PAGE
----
To be grateful for things that so few people have in this world just feels off to me somehow. I want so much more for the beings that inhabit this earth, and so much of what makes my life ‘good’ and ‘safe’ comes at the expense of others who are less fortunate–humans, animals, and planet alike.

So how do I answer the quintessential Thanksgiving Day question? What can I say I’m thankful for without feeling the words eroding away beneath me before they’re even spoken?

I’m amazingly grateful for connection. I’m grateful for the beings in my life that have opened me up, taken me in, shared with me, created with me, touched me and others’ lives in beautifully spiritual and human ways. I’m thankful for the beauty of the mountains, the strength of the wind, the patience of trees, the quiet of midnight, the questions in the sky. I’m grateful for music, for dance, for prayer, for communities that share those gifts with one another. I am grateful for hope.

There are so many things in my life that are good, and a lot of them are the direct result of luck. But what I am grateful for has little to nothing to do with who I am or the advantages I have.

I am grateful, above all else, for the wonderful, awesome, exhilarating parts of existence and for the fact that, with or without me, these wonders are shared and loved among people everywhere. On the days when we hear so many negative news stories reminding us of all the things in this world that are grim, I can only hold on to the potential of the utterly simple beauty surrounding us and hope that with all this light out there, we’ll one day figure out how to lift everyone above the clouds.

Why your “Dream Job” Doesn’t Exist

I’ve been thinking a lot lately about employment. This tends to happen to me when I am unemployed, as I currently am. (P.S. Know anyone hiring in Austin, TX?)

A fair number of the posts I see online about job searching and living your best life encourage us all to find jobs we really enjoy. They push us to create our ‘dream job’ because that’s a part of what leads to the ever-elusive ‘happy’ life.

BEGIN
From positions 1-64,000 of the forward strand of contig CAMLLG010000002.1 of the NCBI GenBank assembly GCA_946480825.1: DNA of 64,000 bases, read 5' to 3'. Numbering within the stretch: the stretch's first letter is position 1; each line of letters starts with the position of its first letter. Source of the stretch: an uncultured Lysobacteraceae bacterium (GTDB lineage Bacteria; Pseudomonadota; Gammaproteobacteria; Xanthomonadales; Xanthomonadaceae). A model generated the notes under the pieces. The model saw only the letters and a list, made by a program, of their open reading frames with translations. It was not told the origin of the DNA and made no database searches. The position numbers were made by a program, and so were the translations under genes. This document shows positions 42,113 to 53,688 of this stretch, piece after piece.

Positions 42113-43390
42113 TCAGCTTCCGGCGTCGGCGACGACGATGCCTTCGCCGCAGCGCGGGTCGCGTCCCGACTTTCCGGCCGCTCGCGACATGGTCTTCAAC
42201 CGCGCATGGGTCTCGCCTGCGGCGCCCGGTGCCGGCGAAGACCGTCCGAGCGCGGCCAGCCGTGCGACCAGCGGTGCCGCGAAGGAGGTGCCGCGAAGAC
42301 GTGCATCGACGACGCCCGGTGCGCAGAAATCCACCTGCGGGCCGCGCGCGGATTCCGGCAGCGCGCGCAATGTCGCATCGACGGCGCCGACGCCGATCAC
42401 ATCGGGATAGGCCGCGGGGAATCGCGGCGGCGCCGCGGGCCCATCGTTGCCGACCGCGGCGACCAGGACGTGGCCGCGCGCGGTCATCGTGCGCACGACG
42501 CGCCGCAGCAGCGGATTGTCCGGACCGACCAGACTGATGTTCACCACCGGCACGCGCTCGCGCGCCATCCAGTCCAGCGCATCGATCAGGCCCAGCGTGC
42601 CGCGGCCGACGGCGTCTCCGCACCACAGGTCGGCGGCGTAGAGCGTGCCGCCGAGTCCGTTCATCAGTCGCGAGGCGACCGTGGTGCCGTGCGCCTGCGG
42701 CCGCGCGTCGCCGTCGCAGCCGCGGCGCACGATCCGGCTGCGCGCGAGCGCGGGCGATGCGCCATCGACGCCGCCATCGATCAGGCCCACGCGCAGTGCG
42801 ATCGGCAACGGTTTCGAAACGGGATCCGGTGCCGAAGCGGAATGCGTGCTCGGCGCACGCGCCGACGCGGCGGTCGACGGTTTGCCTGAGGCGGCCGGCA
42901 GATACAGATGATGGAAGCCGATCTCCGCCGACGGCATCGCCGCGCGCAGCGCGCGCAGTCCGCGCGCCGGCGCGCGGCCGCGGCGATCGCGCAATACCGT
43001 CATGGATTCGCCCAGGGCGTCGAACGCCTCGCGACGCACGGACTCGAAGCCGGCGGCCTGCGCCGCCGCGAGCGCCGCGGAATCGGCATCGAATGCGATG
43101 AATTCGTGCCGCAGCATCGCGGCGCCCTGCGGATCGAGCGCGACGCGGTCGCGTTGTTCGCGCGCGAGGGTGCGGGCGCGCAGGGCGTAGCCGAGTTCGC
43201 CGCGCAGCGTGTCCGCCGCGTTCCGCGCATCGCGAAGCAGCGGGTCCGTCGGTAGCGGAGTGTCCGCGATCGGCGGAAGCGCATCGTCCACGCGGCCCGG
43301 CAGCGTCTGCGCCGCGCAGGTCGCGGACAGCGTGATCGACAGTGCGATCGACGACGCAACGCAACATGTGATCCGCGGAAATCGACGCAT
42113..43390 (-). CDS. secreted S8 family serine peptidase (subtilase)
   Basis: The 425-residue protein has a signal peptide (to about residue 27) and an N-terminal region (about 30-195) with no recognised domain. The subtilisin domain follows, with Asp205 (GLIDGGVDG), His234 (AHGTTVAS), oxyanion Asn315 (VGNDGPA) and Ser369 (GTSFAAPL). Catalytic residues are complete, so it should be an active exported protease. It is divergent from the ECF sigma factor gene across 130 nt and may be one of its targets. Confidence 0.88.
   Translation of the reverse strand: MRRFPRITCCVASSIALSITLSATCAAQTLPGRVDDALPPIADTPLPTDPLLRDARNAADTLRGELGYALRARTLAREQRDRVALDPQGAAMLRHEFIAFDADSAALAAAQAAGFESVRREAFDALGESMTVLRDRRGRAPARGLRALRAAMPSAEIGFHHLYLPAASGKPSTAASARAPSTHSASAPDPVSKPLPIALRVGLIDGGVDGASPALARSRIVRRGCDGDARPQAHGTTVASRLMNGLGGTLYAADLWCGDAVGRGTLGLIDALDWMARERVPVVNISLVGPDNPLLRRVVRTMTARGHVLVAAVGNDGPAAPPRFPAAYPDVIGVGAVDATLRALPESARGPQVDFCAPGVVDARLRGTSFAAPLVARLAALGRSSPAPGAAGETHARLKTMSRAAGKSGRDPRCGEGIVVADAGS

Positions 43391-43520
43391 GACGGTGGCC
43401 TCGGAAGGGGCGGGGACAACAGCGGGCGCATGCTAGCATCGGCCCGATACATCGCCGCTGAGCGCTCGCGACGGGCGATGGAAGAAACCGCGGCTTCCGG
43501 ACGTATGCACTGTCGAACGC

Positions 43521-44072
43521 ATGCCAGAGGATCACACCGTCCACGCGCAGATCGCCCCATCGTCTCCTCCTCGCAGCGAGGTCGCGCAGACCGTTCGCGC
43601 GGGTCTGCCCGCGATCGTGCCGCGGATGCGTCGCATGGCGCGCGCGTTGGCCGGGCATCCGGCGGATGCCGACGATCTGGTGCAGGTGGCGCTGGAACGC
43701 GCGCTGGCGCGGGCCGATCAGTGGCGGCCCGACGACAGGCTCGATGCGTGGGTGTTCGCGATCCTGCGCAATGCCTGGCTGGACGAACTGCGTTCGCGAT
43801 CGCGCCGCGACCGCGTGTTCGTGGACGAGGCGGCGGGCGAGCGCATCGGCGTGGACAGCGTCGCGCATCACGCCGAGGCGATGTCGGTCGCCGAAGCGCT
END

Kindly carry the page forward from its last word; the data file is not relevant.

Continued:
And yet, when I look at online job postings, and when I examine the world around me, I find that there is quite a disparity between the jobs we’re supposed to strive for and the jobs that need doing.

Of course I think everyone deserves to have a job that fulfills them. We spend too much of our lives working to do jobs that we hate. But, I think there is a big expectation difference in this generation. No one expects to have to work as a plumber or a mover or the person who installs your cable. We all want these jobs that give us the goods along with a little glamor.

I think about how many marketing advisers or television newscasters or event planners we, as a society, really need, compared to how many people we need to figure out what to do with the trash we produce as a country, or how many people we need to assist the people who are ill or dying or disabled, how many people we need to ship things, build things, fix things.

Yes, I believe services that add to the quality of life in this country are important. But are they more important than making sure the basics are covered for everyone?

I think our western culture has a lot of priorities to sort out, and I wish we paid people based on the social utility of their job rather than what the most privileged and wealthiest among us think is most important. Money obviously isn’t a real indicator of someone’s value, but in this country, where money goes or doesn’t go is pretty significant evidence for what we believe to be most valuable. When we have people paying as much money for cars as most people make in an entire year in some of the most vital roles in our society, I think we have some problems.

It’s when I get to this point in my line of thought that I remember how few truly useful skills I’ve learned so far in my life. My heart reminds me that listening to people, giving them their humanity in a momentary, interpersonal way, is vitally important. But, it isn’t enough. It certainly isn’t enough when I know I am capable of doing so much more.